Tuesday, September 13, 2005

The Place of 'Place' in Faith and Life (Part 2)

The images of the Gulf Coast evacuees, living in shelters and in many instances, searching for family members from whom they've been separated, are heart-wrenching.

Thousands of people, some of them lifelong residents of Alabama, Mississippi, and Louisiana, have been forced by circumstances way beyond human control to leave homes that have been destroyed by winds, flooding, and a type of mud that's usually labeled toxic soup.

In many cases, those homes and the memories and familiar comforts they once held will be bulldozed under, never to be seen again. Thousands have moved already to Houston, Baton Rouge, Memphis, and countless other places, all to begin, however reluctantly and heavy-heartedly, new lives in new places.

What a horrible feeling it must be for them!

Most of us, I suppose, hated our junior high years, that time between ages twelve and fifteen. I know that I did. It's a tough time, a period when we're trying to grow up and when the opinions of others matter infinitely to us. Somehow, I landed near the bottom of the junior high pecking order and found myself on most days outmanned by a coterie of classmates who proved their masculine mettle by using me as punching bag. A few blocks' distant from school on my daily walks home though, I was a solo act, at the end of which something wonderful happened.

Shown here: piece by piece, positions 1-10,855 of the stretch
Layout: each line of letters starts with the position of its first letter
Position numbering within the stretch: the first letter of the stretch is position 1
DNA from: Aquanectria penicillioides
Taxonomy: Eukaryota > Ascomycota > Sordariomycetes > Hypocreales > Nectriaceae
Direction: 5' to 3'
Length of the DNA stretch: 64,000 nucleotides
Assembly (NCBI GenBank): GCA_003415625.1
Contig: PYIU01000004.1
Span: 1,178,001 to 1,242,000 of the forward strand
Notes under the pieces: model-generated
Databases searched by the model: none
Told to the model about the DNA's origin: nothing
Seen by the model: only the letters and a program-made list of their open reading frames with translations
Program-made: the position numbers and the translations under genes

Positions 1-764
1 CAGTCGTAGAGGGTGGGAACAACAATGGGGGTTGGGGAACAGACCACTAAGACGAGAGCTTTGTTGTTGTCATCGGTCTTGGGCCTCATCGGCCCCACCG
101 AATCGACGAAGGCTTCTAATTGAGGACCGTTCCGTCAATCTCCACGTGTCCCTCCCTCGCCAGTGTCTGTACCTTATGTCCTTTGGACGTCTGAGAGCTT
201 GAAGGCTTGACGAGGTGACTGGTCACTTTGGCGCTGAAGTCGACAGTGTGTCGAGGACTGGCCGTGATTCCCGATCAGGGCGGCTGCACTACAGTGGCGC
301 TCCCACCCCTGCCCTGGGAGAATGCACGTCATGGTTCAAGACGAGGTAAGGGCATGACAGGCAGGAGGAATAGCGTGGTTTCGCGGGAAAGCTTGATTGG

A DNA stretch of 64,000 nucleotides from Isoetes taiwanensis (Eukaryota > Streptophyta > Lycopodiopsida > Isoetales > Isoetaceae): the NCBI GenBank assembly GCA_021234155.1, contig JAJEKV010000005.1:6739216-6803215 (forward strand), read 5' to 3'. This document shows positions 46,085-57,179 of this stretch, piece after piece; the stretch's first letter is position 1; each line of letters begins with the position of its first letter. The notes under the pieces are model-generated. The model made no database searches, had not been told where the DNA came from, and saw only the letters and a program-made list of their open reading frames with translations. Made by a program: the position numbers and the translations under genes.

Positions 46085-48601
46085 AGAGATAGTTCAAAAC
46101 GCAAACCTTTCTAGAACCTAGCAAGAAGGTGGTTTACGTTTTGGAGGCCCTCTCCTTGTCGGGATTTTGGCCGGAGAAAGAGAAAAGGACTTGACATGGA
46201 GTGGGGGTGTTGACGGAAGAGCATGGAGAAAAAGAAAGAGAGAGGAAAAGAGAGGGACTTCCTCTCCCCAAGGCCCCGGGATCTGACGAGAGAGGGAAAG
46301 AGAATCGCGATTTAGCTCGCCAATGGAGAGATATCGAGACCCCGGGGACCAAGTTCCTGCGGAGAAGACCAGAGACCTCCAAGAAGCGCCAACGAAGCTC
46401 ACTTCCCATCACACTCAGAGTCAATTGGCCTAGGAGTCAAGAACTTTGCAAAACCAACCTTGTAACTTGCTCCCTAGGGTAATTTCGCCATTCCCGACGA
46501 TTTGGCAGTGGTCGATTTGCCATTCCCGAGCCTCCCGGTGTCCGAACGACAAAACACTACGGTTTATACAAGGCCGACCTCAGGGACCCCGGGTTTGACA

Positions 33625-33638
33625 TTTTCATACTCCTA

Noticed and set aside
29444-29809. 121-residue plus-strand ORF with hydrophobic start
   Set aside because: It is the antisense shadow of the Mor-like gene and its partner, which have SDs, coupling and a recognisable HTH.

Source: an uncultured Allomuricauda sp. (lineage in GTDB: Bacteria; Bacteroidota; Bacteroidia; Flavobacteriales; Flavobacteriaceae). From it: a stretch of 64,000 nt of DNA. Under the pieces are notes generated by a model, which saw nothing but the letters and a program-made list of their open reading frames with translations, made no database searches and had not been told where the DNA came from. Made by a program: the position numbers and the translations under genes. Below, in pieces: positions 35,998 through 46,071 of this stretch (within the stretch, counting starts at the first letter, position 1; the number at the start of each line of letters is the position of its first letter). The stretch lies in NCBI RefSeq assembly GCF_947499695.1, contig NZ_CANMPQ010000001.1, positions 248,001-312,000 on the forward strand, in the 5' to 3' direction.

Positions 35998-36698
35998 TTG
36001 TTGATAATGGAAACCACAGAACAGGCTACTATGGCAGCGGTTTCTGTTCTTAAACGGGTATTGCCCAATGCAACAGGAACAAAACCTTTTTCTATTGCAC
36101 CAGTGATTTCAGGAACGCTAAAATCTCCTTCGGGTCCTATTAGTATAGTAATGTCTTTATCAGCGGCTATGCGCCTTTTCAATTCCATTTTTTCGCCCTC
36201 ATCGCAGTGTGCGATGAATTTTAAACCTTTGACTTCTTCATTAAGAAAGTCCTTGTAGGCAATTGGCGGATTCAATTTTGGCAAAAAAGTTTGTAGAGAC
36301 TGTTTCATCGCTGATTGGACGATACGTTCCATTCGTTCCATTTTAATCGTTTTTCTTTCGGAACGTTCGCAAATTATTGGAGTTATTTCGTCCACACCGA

I hadn't thought much about those walks home for a long time when, a few years back, I found myself walking down the street on which I grew up with my father and my son. It was, during my junior high days, a relatively quiet, tree-lined place with pretty homes and friendly neighbors. My grandparents lived just down the street in a house they built in 1950. South Southampton Avenue, and the two homes at which I felt "at home" there, were my shelter from adolescent storms.

"You know," I told my father and my son, "when I turned onto South Southampton from Olive Avenue after school each day, I remember seeing this street and thinking, 'This is the most perfect place in the world.'"

Of course it wasn't perfect. But it's a thing of indescribable comfort to have a place called "home." For a kid who spent the day as a punching bag, it was especially comforting.

In spite of our unprecedented mobility as a society--maybe because of it, we still latch onto the comforts of home. We celebrate home, celebrate attachment to a special familial place in countless ways in our culture. Hallmark commercials bring us to tears because we feel the hankering for home so deeply. We click our heels with Dorothy as we recite, "There's no place like home." We weep joyfully on Christmas Eve with George Bailey, who had always desperately wanted to leave Bedford Falls, but comes to see the beauty of a well-worn and well-known place that enriches with friendship and love. And in that most American (and I would say, most perfect) of sports, baseball, you don't score a run until you've reached home, a goal the shape of which suggests a house.

All of this awkward rhapsodizing may seem to contradict what I wrote in the first installment of this series. There, I warned against being too in love with places, especially places of worship. I wrote there that, "Any place can be holy, a place where we can encounter God and where we can fulfill His call to love Him and others."